A discussion of “Inter-industry network structure and the cross-predictability of earnings and stock returns”

A discussion of “Inter-industry network structure and the cross-predictability of earnings and... Aobdia et al. (Rev Account Stud, 2014) view the economy as a network of customers and suppliers. Using the 1997 input–output trade flow data from the Bureau of Economic Analysis to model the inter-industry network, they examine whether an industry’s position in the network, in particular, its “network centrality,” affects the transmission of information and economic shocks. They find that, compared to the accounting performance and stock returns of noncentral industries, those of central industries are explained by aggregate risks to a greater extent and are more highly associated with the contemporaneous and future performance of their linked industries. These findings suggest that network centrality matters—it plays an important role in how economic shocks are transmitted within the economy. The question of why network centrality matters, however, remains unanswered. A fruitful avenue for future research is to explore the origin of shocks to shed light on the fundamental question of whether sectoral shocks can aggregate into macro shocks. http://www.deepdyve.com/assets/images/DeepDyve-Logo-lg.png Review of Accounting Studies Springer Journals

A discussion of “Inter-industry network structure and the cross-predictability of earnings and stock returns”

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Publisher
Springer US
Copyright
Copyright © 2014 by Springer Science+Business Media New York
Subject
Economics / Management Science; Accounting/Auditing; Finance/Investment/Banking; Public Finance & Economics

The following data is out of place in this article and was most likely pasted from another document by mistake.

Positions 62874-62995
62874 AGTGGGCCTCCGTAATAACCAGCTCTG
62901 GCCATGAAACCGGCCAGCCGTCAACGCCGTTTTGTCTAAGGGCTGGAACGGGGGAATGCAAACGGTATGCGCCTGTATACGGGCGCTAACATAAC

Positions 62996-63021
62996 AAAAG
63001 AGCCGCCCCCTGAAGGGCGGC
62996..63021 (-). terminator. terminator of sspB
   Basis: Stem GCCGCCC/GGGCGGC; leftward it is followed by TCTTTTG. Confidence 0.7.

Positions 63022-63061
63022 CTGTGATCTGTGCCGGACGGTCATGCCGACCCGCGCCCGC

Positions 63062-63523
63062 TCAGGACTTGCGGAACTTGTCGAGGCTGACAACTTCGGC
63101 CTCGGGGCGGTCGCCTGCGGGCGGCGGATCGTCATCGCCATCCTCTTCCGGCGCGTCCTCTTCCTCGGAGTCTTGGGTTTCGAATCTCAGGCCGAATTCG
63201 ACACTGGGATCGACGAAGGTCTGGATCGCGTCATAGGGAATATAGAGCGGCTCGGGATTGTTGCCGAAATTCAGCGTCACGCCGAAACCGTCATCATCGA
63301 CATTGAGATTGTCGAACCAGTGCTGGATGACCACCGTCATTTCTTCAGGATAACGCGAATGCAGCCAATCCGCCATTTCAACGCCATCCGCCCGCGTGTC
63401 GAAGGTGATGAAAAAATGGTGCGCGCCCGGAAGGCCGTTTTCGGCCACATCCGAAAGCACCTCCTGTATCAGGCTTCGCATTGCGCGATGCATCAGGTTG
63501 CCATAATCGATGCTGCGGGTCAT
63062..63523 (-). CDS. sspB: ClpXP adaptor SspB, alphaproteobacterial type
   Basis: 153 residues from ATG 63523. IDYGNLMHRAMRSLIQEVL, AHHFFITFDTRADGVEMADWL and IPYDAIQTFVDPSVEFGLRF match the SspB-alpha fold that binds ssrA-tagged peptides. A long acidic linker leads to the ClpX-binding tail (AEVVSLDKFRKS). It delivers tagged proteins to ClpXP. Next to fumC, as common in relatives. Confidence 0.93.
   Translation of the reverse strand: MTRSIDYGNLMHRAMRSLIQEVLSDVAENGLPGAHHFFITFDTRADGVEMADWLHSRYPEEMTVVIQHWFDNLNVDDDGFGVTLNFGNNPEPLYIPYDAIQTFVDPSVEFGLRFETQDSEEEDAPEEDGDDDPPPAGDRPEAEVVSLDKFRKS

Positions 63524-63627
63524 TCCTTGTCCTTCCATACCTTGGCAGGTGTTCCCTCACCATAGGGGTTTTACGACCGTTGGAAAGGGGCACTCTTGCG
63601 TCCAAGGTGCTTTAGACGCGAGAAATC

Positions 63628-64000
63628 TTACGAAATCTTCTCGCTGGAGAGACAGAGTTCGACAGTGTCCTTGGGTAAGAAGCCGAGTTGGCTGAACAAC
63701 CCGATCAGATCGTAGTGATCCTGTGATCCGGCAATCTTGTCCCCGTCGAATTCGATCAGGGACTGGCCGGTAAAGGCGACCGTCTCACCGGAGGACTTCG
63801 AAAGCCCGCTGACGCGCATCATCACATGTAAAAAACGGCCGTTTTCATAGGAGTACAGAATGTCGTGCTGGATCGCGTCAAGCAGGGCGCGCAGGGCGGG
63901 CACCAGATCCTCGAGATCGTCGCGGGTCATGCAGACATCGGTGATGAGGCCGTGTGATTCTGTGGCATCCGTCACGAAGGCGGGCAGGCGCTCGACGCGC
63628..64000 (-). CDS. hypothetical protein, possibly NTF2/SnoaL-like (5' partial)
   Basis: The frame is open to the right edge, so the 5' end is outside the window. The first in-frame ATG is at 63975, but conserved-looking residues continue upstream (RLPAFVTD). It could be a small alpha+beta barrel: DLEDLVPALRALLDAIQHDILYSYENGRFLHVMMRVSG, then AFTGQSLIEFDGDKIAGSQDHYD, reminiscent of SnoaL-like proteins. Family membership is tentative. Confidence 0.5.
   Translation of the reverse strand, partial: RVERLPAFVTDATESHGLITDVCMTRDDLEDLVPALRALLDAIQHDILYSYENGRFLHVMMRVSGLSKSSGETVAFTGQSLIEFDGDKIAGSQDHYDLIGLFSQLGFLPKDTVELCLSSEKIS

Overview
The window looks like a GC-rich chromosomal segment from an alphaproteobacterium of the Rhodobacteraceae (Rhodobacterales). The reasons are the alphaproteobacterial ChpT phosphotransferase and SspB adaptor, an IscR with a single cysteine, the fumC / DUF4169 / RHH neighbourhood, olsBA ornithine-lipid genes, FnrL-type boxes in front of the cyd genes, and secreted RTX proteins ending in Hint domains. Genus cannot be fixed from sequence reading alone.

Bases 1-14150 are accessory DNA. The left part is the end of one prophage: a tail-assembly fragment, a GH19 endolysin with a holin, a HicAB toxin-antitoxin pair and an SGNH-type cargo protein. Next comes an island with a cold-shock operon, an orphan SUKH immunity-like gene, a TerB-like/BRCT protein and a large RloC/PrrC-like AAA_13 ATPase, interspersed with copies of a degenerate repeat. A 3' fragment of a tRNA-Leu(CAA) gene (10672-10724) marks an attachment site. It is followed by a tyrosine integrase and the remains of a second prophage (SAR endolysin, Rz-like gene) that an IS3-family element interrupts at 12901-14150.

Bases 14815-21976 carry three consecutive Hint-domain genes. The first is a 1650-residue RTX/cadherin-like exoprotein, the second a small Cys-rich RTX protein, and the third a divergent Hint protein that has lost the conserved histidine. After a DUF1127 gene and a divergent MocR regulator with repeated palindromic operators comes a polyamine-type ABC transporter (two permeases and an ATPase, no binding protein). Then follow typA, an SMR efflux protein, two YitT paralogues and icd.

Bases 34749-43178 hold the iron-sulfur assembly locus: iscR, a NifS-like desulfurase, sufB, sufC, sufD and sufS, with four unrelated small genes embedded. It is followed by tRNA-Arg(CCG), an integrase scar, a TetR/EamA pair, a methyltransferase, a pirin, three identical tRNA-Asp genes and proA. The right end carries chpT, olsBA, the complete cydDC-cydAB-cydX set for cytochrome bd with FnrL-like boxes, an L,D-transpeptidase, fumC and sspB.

ISSN
1380-6653
eISSN
1573-7136
D.O.I.
10.1007/s11142-014-9289-4
Publisher site
See Article on Publisher Site

Abstract

Aobdia et al. (Rev Account Stud, 2014) view the economy as a network of customers and suppliers. Using the 1997 input–output trade flow data from the Bureau of Economic Analysis to model the inter-industry network, they examine whether an industry’s position in the network, in particular, its “network centrality,” affects the transmission of information and economic shocks. They find that, compared to the accounting performance and stock returns of noncentral industries, those of central industries are explained by aggregate risks to a greater extent and are more highly associated with the contemporaneous and future performance of their linked industries. These findings suggest that network centrality matters—it plays an important role in how economic shocks are transmitted within the economy. The question of why network centrality matters, however, remains unanswered. A fruitful avenue for future research is to explore the origin of shocks to shed light on the fundamental question of whether sectoral shocks can aggregate into macro shocks.

Journal

Review of Accounting StudiesSpringer Journals

Published: May 20, 2014

References

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